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Post Info TOPIC: Sellafield area


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RE: Sellafield area


I completed an inter-tidal survey yesterday along the beach at Sellafield, my last visit to this stretch at the end of the winter birds survey work I've been doing since September, but it ended with a bang biggrin.gif. It was a warm sunny day with a slight N/NW wind. Chiffchaffs were singing from the bushes around my car on arrival, meadow pipits and pied wags were flying overhead in their desperate search for more northerly grounds, reed bunts perched aloft every high bush top and buzzards were eagerly awaiting the first thermals to ease their flights from the various posts and tree tops they were upon.

ON to the dunes Stonechats were singing from the gorse, redpoll were calling in flight overhead and sand martins were pausing to fly catch on the river before the seemingly endless flights north. Off shore both razorbill and guillemot could be seen fairly close in, Goosander and RB Merganser were diving (still the only place I've been to where this is a regular occurance), red throats dived about and a lone black throat close in gave perfect views showing off its white rear flank in good light. Whooper Swans and PF Geese on the move too, with 3 flocks of whooper low over the water.

As well as the birds I saw some porpoise, for the the third time in less than a month at three different sites (Heysham, Kimnel Bay and Sellafield) swimming around with two separate pods of 3 and 3 or 4. All observations were between 8:30 and 14:30 (low to high tide) and yes it was an early start to get their for that time from Prestwich:

Red-throated Diver 5+
Black-throated Diver 1 smile.gif
Little Grebe 1
Grey Heron 1
Mute Swan 2
Whooper Swan 40+
Mallard 40+
Teal 12+
Wigeon 40+
Goldeneye 1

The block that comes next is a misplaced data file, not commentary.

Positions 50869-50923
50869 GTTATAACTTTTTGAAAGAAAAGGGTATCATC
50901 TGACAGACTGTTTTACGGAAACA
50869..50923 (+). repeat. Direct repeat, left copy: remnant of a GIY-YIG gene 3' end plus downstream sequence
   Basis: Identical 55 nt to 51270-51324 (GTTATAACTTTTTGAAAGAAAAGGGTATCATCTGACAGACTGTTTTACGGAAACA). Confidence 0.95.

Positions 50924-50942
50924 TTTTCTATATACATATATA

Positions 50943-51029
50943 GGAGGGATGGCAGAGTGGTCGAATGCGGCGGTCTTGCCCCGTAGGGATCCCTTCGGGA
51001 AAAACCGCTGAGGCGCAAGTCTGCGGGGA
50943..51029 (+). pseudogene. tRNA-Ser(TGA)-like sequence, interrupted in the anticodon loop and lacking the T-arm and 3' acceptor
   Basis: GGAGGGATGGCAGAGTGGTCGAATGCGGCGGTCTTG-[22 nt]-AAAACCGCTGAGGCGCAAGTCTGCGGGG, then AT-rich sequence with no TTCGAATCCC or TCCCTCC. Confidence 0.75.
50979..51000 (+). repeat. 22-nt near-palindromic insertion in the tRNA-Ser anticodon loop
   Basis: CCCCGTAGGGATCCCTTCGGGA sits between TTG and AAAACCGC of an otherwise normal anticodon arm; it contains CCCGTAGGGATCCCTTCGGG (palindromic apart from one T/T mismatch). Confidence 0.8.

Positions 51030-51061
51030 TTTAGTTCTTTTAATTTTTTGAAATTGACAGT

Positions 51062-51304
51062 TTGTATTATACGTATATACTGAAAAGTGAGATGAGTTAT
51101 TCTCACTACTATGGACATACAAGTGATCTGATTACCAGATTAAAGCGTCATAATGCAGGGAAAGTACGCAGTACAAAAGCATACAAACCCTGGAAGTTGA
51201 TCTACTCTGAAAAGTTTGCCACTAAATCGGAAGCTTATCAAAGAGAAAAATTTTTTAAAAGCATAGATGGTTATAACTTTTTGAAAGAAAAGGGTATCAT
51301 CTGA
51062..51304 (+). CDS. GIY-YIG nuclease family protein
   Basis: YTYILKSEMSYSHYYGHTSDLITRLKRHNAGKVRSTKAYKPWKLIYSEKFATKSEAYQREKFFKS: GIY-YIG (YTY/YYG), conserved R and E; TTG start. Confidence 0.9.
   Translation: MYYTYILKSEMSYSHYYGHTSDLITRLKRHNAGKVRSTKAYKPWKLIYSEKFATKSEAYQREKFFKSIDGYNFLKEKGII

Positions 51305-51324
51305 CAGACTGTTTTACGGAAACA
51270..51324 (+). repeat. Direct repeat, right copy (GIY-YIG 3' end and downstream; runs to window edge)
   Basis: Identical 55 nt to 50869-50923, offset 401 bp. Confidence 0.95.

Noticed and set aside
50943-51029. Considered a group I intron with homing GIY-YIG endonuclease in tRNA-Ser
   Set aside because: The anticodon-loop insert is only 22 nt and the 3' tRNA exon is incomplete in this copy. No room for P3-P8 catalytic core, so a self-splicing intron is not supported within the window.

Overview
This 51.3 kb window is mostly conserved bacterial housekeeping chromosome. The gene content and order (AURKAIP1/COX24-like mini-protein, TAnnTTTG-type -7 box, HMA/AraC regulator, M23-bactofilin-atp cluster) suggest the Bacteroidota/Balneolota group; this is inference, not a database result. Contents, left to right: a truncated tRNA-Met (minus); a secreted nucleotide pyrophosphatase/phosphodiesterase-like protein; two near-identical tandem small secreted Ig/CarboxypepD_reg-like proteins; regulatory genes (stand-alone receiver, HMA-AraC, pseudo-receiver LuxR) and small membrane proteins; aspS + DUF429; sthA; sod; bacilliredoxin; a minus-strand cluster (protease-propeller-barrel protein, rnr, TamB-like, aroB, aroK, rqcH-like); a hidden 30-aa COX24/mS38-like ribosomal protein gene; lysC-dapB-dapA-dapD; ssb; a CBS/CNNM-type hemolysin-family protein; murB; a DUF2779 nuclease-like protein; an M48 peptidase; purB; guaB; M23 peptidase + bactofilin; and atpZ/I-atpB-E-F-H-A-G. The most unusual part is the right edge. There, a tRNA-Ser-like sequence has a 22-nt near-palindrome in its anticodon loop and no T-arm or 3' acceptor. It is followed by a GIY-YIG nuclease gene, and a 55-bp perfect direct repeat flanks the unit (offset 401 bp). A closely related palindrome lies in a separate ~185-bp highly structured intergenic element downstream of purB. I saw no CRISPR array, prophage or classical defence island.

Goosander 4
Red-breasted Merganser 20+
Buzzard 4
Kestrel 1
Curlew 150+
Oystercatcher 500+
Redshank 30+
Grey Plover 1
Sanderling 5
Dunlin 4
Guillemot 20+
Razorbill 10+

Linnet 20+
Redpoll 10+
Stonechat 2
Reed Bunting 10+
Meadow Pipit 50+
Pied Wagtail 15+
Skylark 40+
Yellowhammer 5
Bullfinch 2

All in all a really enjoyable last day on this site. Next month I start some CBC surveys up their on breeding territories within a 500m buffer around the sellafield plant border and a new stretch of beach doing inter-tidal surveys, so bring on more sunshine!? wink.gif

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I completed an inter-tidal survey all day today along the beach at Sellafield, cracking day for it compared to yesterday anyway. It actually felt like Spring was on the way, with a calm breeze, but warmish sunshine biggrin.gif. Think I caught the sun today too, but probably just wind burn heh wink.gif. Lots of birds offshore, with large numbers of Wigeon on the sea, lots of Red-throats and my first auk of the year. All observations were between 9:30 and 16:00 (high to low tide):

Red-throated Diver 15+
Little Grebe 1
Grey Heron 2
Mute Swan 1
Mallard 36 (on river)
Teal 15+
Wigeon 300+
Goldeneye 11
Goosander 6 (on river)
Red-breasted Merganser 14
Buzzard 6
Kestrel 2
Peregrine 1
Merlin 1 (cracking female on post by my car on way back, sat there for 5 minutes watching me while I packed up and got going smile.gif)
Curlew 400+